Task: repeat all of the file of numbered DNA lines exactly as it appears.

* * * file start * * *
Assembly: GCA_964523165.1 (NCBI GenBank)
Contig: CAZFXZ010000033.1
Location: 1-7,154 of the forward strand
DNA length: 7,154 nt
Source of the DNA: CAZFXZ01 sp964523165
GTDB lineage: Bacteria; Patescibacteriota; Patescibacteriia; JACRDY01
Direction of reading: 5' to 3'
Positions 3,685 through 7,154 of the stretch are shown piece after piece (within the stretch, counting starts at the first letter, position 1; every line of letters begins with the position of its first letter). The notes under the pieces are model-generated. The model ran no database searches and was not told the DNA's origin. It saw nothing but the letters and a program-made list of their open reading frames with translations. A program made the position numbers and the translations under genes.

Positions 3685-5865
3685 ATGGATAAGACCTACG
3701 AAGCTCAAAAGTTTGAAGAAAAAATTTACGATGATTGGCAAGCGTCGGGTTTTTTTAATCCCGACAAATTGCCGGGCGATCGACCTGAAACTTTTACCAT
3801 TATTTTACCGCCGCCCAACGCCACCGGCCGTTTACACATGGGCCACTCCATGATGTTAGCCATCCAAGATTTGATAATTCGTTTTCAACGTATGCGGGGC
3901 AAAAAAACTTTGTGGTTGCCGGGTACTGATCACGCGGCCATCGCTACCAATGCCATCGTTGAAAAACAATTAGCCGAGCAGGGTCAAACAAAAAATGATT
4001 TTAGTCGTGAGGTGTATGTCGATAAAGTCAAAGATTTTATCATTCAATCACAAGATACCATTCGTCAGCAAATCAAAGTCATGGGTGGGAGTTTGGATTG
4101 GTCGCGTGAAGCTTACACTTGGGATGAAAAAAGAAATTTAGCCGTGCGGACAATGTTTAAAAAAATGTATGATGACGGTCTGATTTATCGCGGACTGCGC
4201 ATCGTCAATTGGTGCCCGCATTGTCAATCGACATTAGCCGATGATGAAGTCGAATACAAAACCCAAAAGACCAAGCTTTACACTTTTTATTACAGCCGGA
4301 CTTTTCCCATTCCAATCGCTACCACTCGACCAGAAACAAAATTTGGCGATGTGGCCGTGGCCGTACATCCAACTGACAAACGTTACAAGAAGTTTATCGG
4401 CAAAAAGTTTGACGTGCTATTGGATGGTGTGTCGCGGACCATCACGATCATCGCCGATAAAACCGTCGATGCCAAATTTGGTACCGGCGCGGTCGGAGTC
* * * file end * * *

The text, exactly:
Assembly: GCA_964523165.1 (NCBI GenBank)
Contig: CAZFXZ010000033.1
Location: 1-7,154 of the forward strand
DNA length: 7,154 nt
Source of the DNA: CAZFXZ01 sp964523165
GTDB lineage: Bacteria; Patescibacteriota; Patescibacteriia; JACRDY01
Direction of reading: 5' to 3'
Positions 3,685 through 7,154 of the stretch are shown piece after piece (within the stretch, counting starts at the first letter, position 1; every line of letters begins with the position of its first letter). The notes under the pieces are model-generated. The model ran no database searches and was not told the DNA's origin. It saw nothing but the letters and a program-made list of their open reading frames with translations. A program made the position numbers and the translations under genes.

Positions 3685-5865
3685 ATGGATAAGACCTACG
3701 AAGCTCAAAAGTTTGAAGAAAAAATTTACGATGATTGGCAAGCGTCGGGTTTTTTTAATCCCGACAAATTGCCGGGCGATCGACCTGAAACTTTTACCAT
3801 TATTTTACCGCCGCCCAACGCCACCGGCCGTTTACACATGGGCCACTCCATGATGTTAGCCATCCAAGATTTGATAATTCGTTTTCAACGTATGCGGGGC
3901 AAAAAAACTTTGTGGTTGCCGGGTACTGATCACGCGGCCATCGCTACCAATGCCATCGTTGAAAAACAATTAGCCGAGCAGGGTCAAACAAAAAATGATT
4001 TTAGTCGTGAGGTGTATGTCGATAAAGTCAAAGATTTTATCATTCAATCACAAGATACCATTCGTCAGCAAATCAAAGTCATGGGTGGGAGTTTGGATTG
4101 GTCGCGTGAAGCTTACACTTGGGATGAAAAAAGAAATTTAGCCGTGCGGACAATGTTTAAAAAAATGTATGATGACGGTCTGATTTATCGCGGACTGCGC
4201 ATCGTCAATTGGTGCCCGCATTGTCAATCGACATTAGCCGATGATGAAGTCGAATACAAAACCCAAAAGACCAAGCTTTACACTTTTTATTACAGCCGGA
4301 CTTTTCCCATTCCAATCGCTACCACTCGACCAGAAACAAAATTTGGCGATGTGGCCGTGGCCGTACATCCAACTGACAAACGTTACAAGAAGTTTATCGG
4401 CAAAAAGTTTGACGTGCTATTGGATGGTGTGTCGCGGACCATCACGATCATCGCCGATAAAACCGTCGATGCCAAATTTGGTACCGGCGCGGTCGGAGTC